Because Mantis lead's view was limited to the scope of his mirror as he pulled off target, he saw no ejection or parachute. Mantis 01 immediately notified the Airborne Battlefield Command and Control (ABCCC) aircraft of the situation requesting a search and rescue (SAR) operation to be initiated. At the same time, he began a visual and electronic search for Harold Kahler. Shortly thereafter Mantis lead was forced to depart the area as he was low on fuel. Other aircraft arrived onsite to continue the search effort. During the aerial search, no parachute was found and no emergency beeper signal heard.
Shortly after the loss, Major Kahler's family was told that a ground search team had reached the crash site and that while they found the aircraft wreckage, they found no trace of the pilot. The family was also told that they, the military, believed Major Kahler had ejected his damaged aircraft and was probably working his way to a safer area where he could be rescued. At the time the formal search effort was terminated, Harold Kahler was immediately listed Missing in Action.
The bridge/ford and location of loss was in the densely wooded mountains of northern Laos, which was laced with multiple primary and secondary roads and trails that comprised the major transportation network in this part of Laos. Small villages and hamlets were occasionally found scattered throughout the region.
The location was just south of a secondary road that ran between two primary roads, approximately 3 miles southeast of one of the primary roads and the same distance west of a second primary road. Both of these primary roads ran from Sam Neua toward the south-southwest and generally paralleled each other. A large hill rose up from the jungle floor to the south of the loss location, which was also 18 miles south-southwest of the city of Sam Neua, Xiangkhouang Province, Laos.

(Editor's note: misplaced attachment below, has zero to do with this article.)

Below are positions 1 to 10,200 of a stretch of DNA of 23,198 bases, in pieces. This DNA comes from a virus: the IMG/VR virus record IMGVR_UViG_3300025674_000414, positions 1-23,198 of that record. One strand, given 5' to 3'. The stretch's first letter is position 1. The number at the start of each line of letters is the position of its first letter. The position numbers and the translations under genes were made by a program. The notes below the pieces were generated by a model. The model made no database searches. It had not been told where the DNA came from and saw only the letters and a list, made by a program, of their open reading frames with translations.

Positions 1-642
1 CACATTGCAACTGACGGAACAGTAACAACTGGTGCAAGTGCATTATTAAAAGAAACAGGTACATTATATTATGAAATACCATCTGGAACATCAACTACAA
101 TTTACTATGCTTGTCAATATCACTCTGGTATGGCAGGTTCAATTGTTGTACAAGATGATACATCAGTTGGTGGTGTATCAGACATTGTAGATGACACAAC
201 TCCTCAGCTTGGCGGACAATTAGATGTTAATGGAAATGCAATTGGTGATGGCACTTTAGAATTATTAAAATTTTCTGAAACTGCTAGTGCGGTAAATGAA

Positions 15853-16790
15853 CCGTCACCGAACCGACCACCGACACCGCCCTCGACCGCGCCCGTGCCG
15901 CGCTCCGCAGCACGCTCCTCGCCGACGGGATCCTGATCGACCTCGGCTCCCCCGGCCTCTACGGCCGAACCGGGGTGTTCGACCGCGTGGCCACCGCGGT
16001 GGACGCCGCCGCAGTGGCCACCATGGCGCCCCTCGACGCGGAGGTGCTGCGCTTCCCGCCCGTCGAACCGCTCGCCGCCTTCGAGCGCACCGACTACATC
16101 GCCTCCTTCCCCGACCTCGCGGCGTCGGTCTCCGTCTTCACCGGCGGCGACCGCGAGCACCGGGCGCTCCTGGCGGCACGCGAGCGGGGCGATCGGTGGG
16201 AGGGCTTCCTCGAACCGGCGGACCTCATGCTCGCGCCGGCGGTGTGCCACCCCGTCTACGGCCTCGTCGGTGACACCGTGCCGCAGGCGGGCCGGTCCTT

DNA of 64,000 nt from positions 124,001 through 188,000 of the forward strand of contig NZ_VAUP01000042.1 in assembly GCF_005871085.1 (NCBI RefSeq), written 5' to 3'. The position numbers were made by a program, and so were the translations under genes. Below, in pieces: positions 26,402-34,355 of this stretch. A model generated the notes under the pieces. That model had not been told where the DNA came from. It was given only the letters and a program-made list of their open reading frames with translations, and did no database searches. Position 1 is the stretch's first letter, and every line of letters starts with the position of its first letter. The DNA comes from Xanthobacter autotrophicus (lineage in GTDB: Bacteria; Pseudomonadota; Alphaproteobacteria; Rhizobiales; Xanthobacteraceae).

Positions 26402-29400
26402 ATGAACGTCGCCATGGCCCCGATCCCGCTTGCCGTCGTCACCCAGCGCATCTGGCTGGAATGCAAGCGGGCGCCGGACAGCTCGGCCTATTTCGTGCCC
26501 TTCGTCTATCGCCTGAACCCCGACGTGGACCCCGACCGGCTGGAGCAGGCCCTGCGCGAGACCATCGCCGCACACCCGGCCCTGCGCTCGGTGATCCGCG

Harold Kahler is among the nearly 600 Americans who disappeared in Laos. Many of these men were known to be alive on the ground. The Laotians admitted holding "tens of tens" of American Prisoners of War, but these men were never negotiated for either by direct negotiation between our countries or through the Paris Peace Accords which ended the War in Vietnam since Laos was not a party to that agreement.
If Harold Kahler died in the loss, he has right to have his remains returned to his family, friends and country. However, if he survived, there is good chance he could have been captured by enemy forces known to operating throughout this region and his fate, like that of other Americans who remain unaccounted for in Southeast Asia, could be quite different.
Since the end of the Vietnam War well over 21,000 reports of American prisoners, missing and otherwise unaccounted for have been received by our government. Many of these reports document LIVE America Prisoners of War remaining captive throughout Southeast Asia TODAY.
Fighter pilots in Vietnam and Laos were called upon to fly in many dangerous circumstances, and they were prepared to be wounded, killed or captured. It probably never occurred to them that they could be abandoned by the country they so proudly served.
Harold Kahler was a member of the Nebraska Air National Guard who was called to active duty during the Korean War and remained on active duty afterward.